ISSN (Print) - 0012-9976 | ISSN (Online) - 2349-8846

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Crocodile Tears

Unsafe and unmonitored boats are death traps for Assam's poor passengers.

The tragedy on the Brahmaputra River last week, when a boat carrying passengers from Dhubri to Hatsingimari capsized near Fakirganj in the western part of the state in a cyclonic storm, illustrates the continuing shocking neglect by state governments of transport facilities used by the poor. With 103 passengers dead and another estimated 250 missing, all one heard from the prime minister downwards to politicians in Assam was “grief” and “shock”. What was needed was grief and shock over the absence of steps which if they had been taken earlier could have avoided the tragedy. For, despite river transport being such an essential part of life in Assam, where people have to find ways to cross Asia’s largest river, the Brahmaputra, there is no mechanism to monitor the condition of the boats or the number of passengers that are crammed into them. The boat that capsized was 16 years old and had not been inspected even once. Additionally, as no one knows how many passengers were on the ferry, even the number of missing is a matter of speculation. Compounding the tragedy is the fact that the national media paid attention to it only because of the size of the death toll. It is unlikely to follow up on the event given its location – the north-east of India which is perpetually neglected.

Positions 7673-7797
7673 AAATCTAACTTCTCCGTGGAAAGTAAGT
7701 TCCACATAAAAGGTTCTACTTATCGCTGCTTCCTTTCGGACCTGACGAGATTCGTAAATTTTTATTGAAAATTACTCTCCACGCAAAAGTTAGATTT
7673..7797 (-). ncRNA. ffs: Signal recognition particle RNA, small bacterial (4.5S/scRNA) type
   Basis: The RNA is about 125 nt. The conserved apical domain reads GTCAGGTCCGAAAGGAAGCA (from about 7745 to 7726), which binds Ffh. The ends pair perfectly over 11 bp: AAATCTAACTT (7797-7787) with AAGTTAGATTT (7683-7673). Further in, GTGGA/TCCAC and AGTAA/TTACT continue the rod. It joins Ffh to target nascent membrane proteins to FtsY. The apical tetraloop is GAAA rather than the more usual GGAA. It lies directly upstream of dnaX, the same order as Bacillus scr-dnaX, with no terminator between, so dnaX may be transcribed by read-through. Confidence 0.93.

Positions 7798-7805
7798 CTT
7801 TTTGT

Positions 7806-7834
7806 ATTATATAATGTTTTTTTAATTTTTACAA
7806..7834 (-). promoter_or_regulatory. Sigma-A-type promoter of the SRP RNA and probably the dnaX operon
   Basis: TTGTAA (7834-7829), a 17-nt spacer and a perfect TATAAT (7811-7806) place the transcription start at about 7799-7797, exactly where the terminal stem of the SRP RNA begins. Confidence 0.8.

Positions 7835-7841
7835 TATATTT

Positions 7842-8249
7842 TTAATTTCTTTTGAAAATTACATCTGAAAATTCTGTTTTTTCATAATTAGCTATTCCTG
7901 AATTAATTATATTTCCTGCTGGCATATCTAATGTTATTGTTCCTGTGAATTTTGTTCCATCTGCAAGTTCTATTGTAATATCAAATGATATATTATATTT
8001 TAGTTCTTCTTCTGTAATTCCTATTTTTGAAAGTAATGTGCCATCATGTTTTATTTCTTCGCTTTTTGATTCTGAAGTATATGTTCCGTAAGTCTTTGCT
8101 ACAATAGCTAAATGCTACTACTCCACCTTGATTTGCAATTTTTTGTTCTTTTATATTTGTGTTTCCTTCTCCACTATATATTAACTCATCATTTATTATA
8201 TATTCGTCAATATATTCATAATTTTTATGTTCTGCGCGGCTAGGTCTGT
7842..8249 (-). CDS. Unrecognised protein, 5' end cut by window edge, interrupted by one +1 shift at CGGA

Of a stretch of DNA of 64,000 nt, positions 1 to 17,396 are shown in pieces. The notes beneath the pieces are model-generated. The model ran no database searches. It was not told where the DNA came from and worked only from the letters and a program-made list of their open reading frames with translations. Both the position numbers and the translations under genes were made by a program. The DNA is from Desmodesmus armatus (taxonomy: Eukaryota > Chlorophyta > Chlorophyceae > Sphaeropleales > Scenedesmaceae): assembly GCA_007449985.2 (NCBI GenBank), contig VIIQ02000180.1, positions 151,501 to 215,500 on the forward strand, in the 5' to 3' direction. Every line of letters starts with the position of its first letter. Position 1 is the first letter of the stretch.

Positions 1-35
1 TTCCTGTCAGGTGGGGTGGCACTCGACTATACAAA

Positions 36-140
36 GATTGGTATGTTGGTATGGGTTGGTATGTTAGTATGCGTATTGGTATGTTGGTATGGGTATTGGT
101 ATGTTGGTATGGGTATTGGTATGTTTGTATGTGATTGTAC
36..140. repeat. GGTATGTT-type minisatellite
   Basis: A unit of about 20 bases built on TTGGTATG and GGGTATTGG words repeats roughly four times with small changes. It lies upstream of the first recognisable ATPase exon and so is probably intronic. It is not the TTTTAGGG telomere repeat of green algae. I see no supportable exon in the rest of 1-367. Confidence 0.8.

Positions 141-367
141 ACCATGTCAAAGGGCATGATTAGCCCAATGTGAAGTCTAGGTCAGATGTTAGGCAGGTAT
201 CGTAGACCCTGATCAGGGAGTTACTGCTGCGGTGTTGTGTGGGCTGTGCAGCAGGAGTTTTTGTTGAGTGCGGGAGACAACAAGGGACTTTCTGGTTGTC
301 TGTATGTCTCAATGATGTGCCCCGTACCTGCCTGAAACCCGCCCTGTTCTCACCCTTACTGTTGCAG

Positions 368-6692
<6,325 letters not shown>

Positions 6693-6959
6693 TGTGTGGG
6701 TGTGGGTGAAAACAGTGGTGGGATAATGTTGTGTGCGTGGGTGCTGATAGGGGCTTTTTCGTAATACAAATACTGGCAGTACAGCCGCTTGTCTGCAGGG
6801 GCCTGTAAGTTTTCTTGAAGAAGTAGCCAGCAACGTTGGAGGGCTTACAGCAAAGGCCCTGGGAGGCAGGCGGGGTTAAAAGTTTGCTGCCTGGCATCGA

The boat tragedy highlights the very low priority received by a form of transport that is widely used by the poor in that part of the country. The chief minister of Assam, Tarun Gogoi, admitted this when he said that river transport was underdeveloped in comparison to road transport in the state. The lack of a bridge or rail link over the Brahmaputra means that passenger traffi c on the river’s waterways is one of the heaviest in the country. Thousands of workers and wage labourers have no option but to use this form of transport on a daily basis. Water transport in itself is not a problem as long as it is properly organised and the requisite safety measures are made mandatory and enforced. It is in fact the cheapest and if the right technology is used even the most energy efficient and environment-friendly mode of transport. The problem in Assam is the near total absence of enforcement of safety rules. According to the state’s opposition party leaders, the private ferry operators’ lobby has had a field day profi teering on vessels that are in a near-dilapidated condition. It is not diffi cult for them to procure fi tness certificates for very old and badly maintained boats. Most of these vessels run by the Inland Water Transport department and private operators do not even have chains or security railings, and passengers, motorcycles and small cars jostle for space during the 90-minute journey between the northern and southern banks of the river. As far as the boat that capsized was concerned, the villagers say that there were nearly 450 passengers in it and not 300 as claimed by the government. Most of these boats do not carry lifebuoys or any other emergency equipment. In almost every area, the private operators seem to have a free hand, including in the training given to the personnel who run these vessels. Complaints are obviously not heeded either by the operators or by the officials meant to monitor them. This state of affairs – lack of even cursory enforcement of rules and allowing a private lobby to operate like a mafi a– is chillingly similar to other tragedies that have an impact on the very poor, such as the periodic “hooch” (spurious liquor) deaths and the road accidents involving overcrowded private vehicles driven by undertrained and overworked drivers.

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